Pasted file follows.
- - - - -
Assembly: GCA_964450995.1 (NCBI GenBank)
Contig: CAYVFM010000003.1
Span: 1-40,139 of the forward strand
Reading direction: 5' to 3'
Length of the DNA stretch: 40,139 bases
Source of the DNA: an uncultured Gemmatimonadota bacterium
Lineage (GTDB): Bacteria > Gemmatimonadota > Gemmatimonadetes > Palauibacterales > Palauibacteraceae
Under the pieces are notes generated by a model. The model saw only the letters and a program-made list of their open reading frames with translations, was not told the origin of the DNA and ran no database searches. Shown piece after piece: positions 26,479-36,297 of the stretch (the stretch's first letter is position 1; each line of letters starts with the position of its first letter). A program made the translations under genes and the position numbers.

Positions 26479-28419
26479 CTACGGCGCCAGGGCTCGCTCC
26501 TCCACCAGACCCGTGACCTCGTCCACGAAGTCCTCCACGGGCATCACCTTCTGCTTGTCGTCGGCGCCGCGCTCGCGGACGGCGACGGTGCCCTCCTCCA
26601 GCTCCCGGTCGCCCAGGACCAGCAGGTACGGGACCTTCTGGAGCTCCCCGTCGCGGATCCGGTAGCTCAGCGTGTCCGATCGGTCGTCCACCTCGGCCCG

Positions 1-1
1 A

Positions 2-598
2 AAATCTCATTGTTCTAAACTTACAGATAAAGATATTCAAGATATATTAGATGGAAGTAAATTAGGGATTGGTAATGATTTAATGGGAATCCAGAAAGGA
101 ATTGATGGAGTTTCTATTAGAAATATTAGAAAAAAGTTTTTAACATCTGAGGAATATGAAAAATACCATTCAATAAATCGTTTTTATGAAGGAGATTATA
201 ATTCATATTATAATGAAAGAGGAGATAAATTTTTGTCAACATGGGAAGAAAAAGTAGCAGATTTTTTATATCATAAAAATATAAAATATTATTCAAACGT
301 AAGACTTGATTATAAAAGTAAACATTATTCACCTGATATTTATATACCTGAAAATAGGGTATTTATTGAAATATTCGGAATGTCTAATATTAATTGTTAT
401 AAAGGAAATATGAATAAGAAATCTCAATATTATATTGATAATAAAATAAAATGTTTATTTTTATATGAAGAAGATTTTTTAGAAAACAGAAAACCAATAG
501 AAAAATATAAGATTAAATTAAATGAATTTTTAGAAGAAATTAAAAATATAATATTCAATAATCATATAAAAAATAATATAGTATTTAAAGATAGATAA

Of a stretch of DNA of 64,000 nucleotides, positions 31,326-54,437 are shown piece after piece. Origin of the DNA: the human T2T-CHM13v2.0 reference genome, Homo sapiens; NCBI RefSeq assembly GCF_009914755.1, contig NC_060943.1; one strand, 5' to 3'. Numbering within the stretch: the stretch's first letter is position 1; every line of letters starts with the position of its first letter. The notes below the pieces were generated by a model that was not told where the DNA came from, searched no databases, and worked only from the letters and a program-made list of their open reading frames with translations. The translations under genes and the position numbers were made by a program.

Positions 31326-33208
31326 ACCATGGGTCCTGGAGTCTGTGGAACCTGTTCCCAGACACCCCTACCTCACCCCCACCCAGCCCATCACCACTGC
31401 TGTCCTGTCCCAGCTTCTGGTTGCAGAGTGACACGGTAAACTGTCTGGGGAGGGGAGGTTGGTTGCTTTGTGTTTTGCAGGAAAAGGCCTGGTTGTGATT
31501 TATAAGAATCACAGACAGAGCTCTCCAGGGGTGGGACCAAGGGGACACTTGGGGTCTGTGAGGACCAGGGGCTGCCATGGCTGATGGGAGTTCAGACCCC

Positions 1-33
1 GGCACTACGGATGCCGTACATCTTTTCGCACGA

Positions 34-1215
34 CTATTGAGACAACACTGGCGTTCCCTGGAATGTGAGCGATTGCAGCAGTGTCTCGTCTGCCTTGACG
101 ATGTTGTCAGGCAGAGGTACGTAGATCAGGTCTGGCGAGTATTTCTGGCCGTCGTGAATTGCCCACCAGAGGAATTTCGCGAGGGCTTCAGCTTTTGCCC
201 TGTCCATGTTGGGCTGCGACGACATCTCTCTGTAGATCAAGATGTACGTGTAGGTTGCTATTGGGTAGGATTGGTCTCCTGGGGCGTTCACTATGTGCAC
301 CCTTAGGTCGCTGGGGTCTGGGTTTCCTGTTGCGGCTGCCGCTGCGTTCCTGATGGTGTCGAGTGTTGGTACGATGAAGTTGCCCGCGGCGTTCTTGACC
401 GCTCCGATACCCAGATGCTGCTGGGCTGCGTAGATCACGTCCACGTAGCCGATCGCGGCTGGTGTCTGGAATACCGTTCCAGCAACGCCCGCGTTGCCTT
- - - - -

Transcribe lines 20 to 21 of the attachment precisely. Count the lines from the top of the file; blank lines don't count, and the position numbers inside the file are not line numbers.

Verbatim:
401 AAAGGAAATATGAATAAGAAATCTCAATATTATATTGATAATAAAATAAAATGTTTATTTTTATATGAAGAAGATTTTTTAGAAAACAGAAAACCAATAG
501 AAAAATATAAGATTAAATTAAATGAATTTTTAGAAGAAATTAAAAATATAATATTCAATAATCATATAAAAAATAATATAGTATTTAAAGATAGATAA